The 6 Layers Of The Mind: Unlocking The Superconscious State…

The 6 Layers Of The Mind: Unlocking The Superconscious State

Yogis have always emphasized the importance of the gradual and careful preparation of the mind and body to receive and control the unlimited powers of the superconscious state. One master told his disciple, who had begged him to give him the experience of higher consciousness, “As a small lamp bulb would be shattered by excessive voltage, so your nerves are unready for the cosmic current. If I gave you the infinite ecstasy right now, you would burn as though every cell was on fire.”

If you look long and deeply enough at your mind, you will discover that it’s not what you thought it was. All the great spiritual traditions say the truth will set you free. The truth is that your mind is fundamentally open and free of limitations. The freedom you experience in meditation results from simply being able to see clearly the ongoing game of fixating on your experience— and then realizing that you actually don’t have to participate any longer.

SEE ALSO: 3 Steps to Being Your Most Vibrant Self

It Takes Practice

Cultivating this ability takes time. It takes time to become accustomed to openness. It takes time to work through all the fears and emotional reactions that you have about the possibility that there might be a different way to approach your life. People often quit practicing meditation because they cannot still their minds and bodies. Like any new thing, you have to practice regularly — and in this case, practice does make perfect. Practice every day, and eventually your body will remain still; you will become able to quiet your mind, and experience pure consciousness.

Quieting the Mind

Nearly everyone experiences the frustration of thousands of thoughts taking their minds away from that still, quiet place you want to access. The Indian saint Ramakrishna said that, in the beginning, the mind is like a “mad monkey, stung by a scorpion.”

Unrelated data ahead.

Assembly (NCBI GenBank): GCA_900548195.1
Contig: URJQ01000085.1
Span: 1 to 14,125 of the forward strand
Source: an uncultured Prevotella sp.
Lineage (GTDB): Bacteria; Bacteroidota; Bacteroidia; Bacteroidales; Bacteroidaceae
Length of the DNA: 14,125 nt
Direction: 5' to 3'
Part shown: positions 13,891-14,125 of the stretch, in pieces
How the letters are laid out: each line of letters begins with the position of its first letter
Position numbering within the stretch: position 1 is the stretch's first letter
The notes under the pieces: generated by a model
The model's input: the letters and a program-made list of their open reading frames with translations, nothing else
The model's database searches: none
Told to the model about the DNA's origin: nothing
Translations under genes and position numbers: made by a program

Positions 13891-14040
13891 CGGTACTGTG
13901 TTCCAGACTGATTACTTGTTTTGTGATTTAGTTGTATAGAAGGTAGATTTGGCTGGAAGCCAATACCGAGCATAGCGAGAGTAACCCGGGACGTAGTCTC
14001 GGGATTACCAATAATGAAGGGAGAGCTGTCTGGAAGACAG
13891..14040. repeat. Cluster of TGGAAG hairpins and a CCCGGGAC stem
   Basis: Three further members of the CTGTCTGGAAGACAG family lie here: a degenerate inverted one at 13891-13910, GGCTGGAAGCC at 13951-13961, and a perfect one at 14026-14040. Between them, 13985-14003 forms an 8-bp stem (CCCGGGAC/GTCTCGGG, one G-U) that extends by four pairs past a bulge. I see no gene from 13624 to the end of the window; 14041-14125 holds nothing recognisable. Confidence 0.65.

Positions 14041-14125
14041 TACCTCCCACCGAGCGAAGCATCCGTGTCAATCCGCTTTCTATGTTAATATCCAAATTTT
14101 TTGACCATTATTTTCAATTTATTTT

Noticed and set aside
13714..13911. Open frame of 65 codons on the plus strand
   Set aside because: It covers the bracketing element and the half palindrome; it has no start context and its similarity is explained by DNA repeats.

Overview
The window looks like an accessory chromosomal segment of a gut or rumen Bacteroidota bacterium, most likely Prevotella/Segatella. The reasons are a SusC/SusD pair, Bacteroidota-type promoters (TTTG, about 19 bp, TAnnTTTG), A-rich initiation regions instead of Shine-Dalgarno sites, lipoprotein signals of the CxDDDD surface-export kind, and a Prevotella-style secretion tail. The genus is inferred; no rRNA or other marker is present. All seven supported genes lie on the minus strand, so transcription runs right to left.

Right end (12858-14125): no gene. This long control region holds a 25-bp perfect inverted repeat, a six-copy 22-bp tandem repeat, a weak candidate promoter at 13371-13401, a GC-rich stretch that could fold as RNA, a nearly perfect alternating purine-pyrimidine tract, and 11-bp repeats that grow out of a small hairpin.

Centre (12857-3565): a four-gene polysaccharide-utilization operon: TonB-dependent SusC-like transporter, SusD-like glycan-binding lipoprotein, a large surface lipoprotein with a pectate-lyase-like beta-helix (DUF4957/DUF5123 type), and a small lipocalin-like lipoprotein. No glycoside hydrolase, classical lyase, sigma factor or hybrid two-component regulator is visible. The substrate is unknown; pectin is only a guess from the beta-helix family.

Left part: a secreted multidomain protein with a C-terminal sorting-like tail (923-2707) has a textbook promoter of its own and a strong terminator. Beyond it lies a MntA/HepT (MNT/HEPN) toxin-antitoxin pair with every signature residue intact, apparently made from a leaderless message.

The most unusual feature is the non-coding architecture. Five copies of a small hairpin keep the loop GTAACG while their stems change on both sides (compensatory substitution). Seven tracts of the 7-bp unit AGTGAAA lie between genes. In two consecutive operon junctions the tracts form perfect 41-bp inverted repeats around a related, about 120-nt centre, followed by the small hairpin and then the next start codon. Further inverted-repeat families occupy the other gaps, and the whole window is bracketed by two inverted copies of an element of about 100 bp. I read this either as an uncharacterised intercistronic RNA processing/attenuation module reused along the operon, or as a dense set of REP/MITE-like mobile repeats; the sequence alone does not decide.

Practicing meditation every day, starting with ten minutes, and eventually thirty minutes (or more), you will begin to get glimpses of that state of still peace. You will find that those glimpses are like an attracting force, inspiring you to continue; it will become less troublesome and more a part of your everyday life that you won’t want to give up. Yoga science says that the body is composed of the five fundamental factors— solid, liquid, luminous, aerial, ethereal— which make up the entire universe and are controlled by the mind.

The mind is composed of five layers (conscious, subconscious, supramental, subliminal, and subtle causal) plus its container, the physical body. The mind controls the chakras or energy centers along the spine, and thus the expression of the vrttis, or mental tendencies (thousands of these both negative, such as anger, greed, disdain; and positive, such as hope, kindness, love) expressed around each chakra. Existence is a continuum, moving from the crude, dense expression of consciousness to the subtle, and then to the unity of infinite consciousness, where all is one.

Along this continuum are several layers, wherein the expression of consciousness in the form of body and mind performs the functions that are necessary to maintain individual existence and progress. The layers of the mind are called the koshas. Spiritual practices, including yoga postures, meditation, exercise, and regulation of the diet all contribute to the holistic development of all the layers of the mind.

The Koshas


Sanskrit nameAnnamaya Kosha
Dominating Tendency: static
Function: mechanical
Controlled by: the conscious mind
Naturally developed by: physical labor, exercise, balanced diet
Spiritual practices to develop it: yoga postures


Sanskrit nameKamamaya Kosha (“desire”)
Dominating tendency: static
Function: sensing, through sensory organs; desire or aversion; acting through motor organs
Controls: first chakra; located at the base of the spine
Naturally developed by: the struggle for existence